Life Issues Forum
Using Health Care Reform to Promote Abortions
By Susan E. Wills
January 8, 2010
Given an historic opportunity to expand access to affordable health care, Congressional leadership is at risk of undermining whatever good they could have accomplished. If abortion provisions in the recently passed Senate bill make it into the final “melded” bill, health care reform could die in the House or, surviving, could usher in the most massive expansion of the abortion license since Roe v. Wade.
Efforts to improve access to health care do not have to end in a choice between promoting a pro-abortion agenda and no reform. As of this writing, there’s still hope that Congressional leadership will embrace the “abortion neutral” approach they claimed to support throughout 2009. This means maintaining the status quo with respect to abortion funding, i.e., retaining the longstanding policy of the Hyde Amendment and other statutes that bar federal funds from being used to pay for elective abortions or health plans that include them.
The House bill, the “Affordable Health Care for America Act” (H.R. 3962), meets that commitment thanks to the Stupak Amendment, which was supported by a bipartisan majority of House members (240-194).
Regrettably, the Senate rejected an amendment by Senator Ben Nelson (D-NE) very similar to the Stupak Amendment. Instead, under the “Patient Protection and Affordable Care Act” (Senate substitute for H.R. 3590), the government would help subsidize and promote health plans that cover elective abortions. Supporters say they have segregated funds covering elective abortions from the general federal subsidy, but the end result is that many purchasers of federally subsidized plans will be forced to make two premium payments every month, the second solely to pay for other people’s abortions!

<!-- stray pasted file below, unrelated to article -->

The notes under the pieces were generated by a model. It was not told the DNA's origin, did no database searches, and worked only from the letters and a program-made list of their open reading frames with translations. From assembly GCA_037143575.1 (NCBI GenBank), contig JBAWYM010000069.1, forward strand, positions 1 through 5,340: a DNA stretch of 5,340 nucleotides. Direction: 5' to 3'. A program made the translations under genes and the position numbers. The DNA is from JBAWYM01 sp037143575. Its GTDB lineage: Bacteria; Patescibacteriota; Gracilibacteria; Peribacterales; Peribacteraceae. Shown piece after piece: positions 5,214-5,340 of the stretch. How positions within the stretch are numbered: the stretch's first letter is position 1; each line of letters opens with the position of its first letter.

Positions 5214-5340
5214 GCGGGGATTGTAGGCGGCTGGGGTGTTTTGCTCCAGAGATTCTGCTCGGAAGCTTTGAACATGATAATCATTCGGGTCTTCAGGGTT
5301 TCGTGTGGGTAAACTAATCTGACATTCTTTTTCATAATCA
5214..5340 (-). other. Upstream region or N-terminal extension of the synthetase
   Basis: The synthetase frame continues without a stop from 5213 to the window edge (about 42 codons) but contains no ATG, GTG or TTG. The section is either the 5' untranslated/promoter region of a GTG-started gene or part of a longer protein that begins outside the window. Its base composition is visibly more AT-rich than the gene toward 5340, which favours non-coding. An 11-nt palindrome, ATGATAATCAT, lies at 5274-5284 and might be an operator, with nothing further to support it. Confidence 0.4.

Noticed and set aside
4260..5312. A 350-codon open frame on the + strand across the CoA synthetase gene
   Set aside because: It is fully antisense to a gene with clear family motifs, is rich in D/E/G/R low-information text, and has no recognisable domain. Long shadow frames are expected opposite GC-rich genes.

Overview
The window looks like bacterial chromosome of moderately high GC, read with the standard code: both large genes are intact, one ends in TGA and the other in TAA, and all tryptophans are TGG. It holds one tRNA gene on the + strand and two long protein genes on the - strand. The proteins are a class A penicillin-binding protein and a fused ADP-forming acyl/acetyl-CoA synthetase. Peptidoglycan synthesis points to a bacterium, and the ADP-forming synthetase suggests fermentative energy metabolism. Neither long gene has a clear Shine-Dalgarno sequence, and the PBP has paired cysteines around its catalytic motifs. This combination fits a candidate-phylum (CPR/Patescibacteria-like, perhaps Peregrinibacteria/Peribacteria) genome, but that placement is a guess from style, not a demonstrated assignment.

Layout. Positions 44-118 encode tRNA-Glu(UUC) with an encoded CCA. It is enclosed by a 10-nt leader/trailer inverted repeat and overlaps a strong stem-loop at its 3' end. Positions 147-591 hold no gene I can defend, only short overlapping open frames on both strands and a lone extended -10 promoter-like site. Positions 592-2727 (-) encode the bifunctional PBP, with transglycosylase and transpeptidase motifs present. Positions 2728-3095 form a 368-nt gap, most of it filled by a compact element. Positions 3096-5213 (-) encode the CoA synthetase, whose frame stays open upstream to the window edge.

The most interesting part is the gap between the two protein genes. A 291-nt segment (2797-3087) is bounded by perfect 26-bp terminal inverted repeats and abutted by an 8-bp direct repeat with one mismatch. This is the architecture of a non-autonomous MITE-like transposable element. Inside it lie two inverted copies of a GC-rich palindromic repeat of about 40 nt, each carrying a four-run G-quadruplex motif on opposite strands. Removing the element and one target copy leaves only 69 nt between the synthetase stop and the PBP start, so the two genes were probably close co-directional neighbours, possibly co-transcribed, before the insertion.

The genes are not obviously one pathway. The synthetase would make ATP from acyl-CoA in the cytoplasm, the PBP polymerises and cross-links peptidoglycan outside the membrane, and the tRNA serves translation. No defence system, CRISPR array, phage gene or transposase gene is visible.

During floor debate, pro-choice Senators cited two main reasons for rejecting the Nelson Amendment. Neither argument holds water.
They claimed that the Nelson Amendment was not “abortion neutral,” but instead imposed new and completely unacceptable restrictions on abortion coverage. This is ludicrous. The Nelson Amendment is essentially identical to the relevant passages of the Hyde Amendment and the Federal Employees Health Benefit Program (FEHBP). Only five days after rejecting the supposedly “restrictive” Nelson Amendment, the Senate readily passed an unrelated bill, the Consolidated Appropriations Act, which contains both these abortion funding prohibitions, in language virtually identical to Nelson’s.
The second argument offered to justify federal abortion funding is that abortion is a “legal right” and, for that reason alone, should be covered with government assistance. The U.S. Supreme Court settled this point in Harris v. McRae (1980). In finding the Hyde Amendment constitutional, the Court recognized that abortion is “inherently different” from all other medical procedures and stated that the legal right to procure an abortion does not require the government to pay for it.
That’s just common sense. Americans have a legal “right” to do all sorts of things, without being able to expect the government to pay for their habits. As an adult, I can legally buy a case of wine and a carton of cigarettes. I can even undergo liposuction or other elective, cosmetic surgery. But I’ve no right to insist that the government supply me with alcohol and tobacco, much less subsidize my extreme makeover.
Visit www.usccb.org/healthcare for a detailed analysis of the current health care bills. Through this website, you can let your Senators and Representative know that if the final bill funds elective abortions and health plans that promote them, it should be rejected.
Susan Wills is assistant director for education and outreach, U.S Conference of Catholic Bishops’ Secretariat of Pro-Life Activities. To learn more about the bishops’ pro-life activities, go to www.usccb.org/prolife.